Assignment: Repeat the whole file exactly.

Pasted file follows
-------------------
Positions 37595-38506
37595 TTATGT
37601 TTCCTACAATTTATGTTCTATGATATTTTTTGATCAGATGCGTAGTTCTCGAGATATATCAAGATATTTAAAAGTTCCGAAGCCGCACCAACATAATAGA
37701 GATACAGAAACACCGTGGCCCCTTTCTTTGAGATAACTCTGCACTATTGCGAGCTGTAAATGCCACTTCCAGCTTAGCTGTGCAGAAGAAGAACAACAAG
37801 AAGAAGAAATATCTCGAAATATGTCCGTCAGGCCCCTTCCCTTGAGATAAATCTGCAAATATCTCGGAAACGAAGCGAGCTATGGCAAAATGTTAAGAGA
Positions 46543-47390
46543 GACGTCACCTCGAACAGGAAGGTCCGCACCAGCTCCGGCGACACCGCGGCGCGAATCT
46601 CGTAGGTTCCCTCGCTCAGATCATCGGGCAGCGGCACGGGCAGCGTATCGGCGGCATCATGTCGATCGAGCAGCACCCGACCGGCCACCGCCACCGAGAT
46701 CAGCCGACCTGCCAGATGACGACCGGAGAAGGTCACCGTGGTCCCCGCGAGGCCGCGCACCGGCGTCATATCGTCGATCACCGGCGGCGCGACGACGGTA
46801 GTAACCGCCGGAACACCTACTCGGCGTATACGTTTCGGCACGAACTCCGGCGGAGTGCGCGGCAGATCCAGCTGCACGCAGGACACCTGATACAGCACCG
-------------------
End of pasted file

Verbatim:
Positions 37595-38506
37595 TTATGT
37601 TTCCTACAATTTATGTTCTATGATATTTTTTGATCAGATGCGTAGTTCTCGAGATATATCAAGATATTTAAAAGTTCCGAAGCCGCACCAACATAATAGA
37701 GATACAGAAACACCGTGGCCCCTTTCTTTGAGATAACTCTGCACTATTGCGAGCTGTAAATGCCACTTCCAGCTTAGCTGTGCAGAAGAAGAACAACAAG
37801 AAGAAGAAATATCTCGAAATATGTCCGTCAGGCCCCTTCCCTTGAGATAAATCTGCAAATATCTCGGAAACGAAGCGAGCTATGGCAAAATGTTAAGAGA
Positions 46543-47390
46543 GACGTCACCTCGAACAGGAAGGTCCGCACCAGCTCCGGCGACACCGCGGCGCGAATCT
46601 CGTAGGTTCCCTCGCTCAGATCATCGGGCAGCGGCACGGGCAGCGTATCGGCGGCATCATGTCGATCGAGCAGCACCCGACCGGCCACCGCCACCGAGAT
46701 CAGCCGACCTGCCAGATGACGACCGGAGAAGGTCACCGTGGTCCCCGCGAGGCCGCGCACCGGCGTCATATCGTCGATCACCGGCGGCGCGACGACGGTA
46801 GTAACCGCCGGAACACCTACTCGGCGTATACGTTTCGGCACGAACTCCGGCGGAGTGCGCGGCAGATCCAGCTGCACGCAGGACACCTGATACAGCACCG